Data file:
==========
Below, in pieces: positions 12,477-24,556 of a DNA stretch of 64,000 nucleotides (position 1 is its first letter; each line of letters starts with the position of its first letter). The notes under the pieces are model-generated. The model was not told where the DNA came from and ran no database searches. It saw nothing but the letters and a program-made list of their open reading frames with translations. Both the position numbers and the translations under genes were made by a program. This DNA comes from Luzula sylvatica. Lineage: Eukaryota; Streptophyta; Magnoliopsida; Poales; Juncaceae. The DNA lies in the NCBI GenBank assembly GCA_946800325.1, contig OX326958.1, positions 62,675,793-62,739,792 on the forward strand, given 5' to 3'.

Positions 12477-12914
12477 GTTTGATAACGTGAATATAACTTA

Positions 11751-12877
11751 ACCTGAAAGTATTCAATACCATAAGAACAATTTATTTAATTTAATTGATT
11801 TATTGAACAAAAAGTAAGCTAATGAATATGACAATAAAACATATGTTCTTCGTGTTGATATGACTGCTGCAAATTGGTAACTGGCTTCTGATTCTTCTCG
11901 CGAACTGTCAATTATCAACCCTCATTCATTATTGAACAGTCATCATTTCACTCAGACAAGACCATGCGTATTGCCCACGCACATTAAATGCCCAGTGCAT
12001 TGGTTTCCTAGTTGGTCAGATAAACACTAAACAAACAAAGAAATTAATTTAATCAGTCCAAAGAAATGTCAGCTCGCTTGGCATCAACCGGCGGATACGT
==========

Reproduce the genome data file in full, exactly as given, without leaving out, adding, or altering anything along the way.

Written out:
Below, in pieces: positions 12,477-24,556 of a DNA stretch of 64,000 nucleotides (position 1 is its first letter; each line of letters starts with the position of its first letter). The notes under the pieces are model-generated. The model was not told where the DNA came from and ran no database searches. It saw nothing but the letters and a program-made list of their open reading frames with translations. Both the position numbers and the translations under genes were made by a program. This DNA comes from Luzula sylvatica. Lineage: Eukaryota; Streptophyta; Magnoliopsida; Poales; Juncaceae. The DNA lies in the NCBI GenBank assembly GCA_946800325.1, contig OX326958.1, positions 62,675,793-62,739,792 on the forward strand, given 5' to 3'.

Positions 12477-12914
12477 GTTTGATAACGTGAATATAACTTA

Positions 11751-12877
11751 ACCTGAAAGTATTCAATACCATAAGAACAATTTATTTAATTTAATTGATT
11801 TATTGAACAAAAAGTAAGCTAATGAATATGACAATAAAACATATGTTCTTCGTGTTGATATGACTGCTGCAAATTGGTAACTGGCTTCTGATTCTTCTCG
11901 CGAACTGTCAATTATCAACCCTCATTCATTATTGAACAGTCATCATTTCACTCAGACAAGACCATGCGTATTGCCCACGCACATTAAATGCCCAGTGCAT
12001 TGGTTTCCTAGTTGGTCAGATAAACACTAAACAAACAAAGAAATTAATTTAATCAGTCCAAAGAAATGTCAGCTCGCTTGGCATCAACCGGCGGATACGT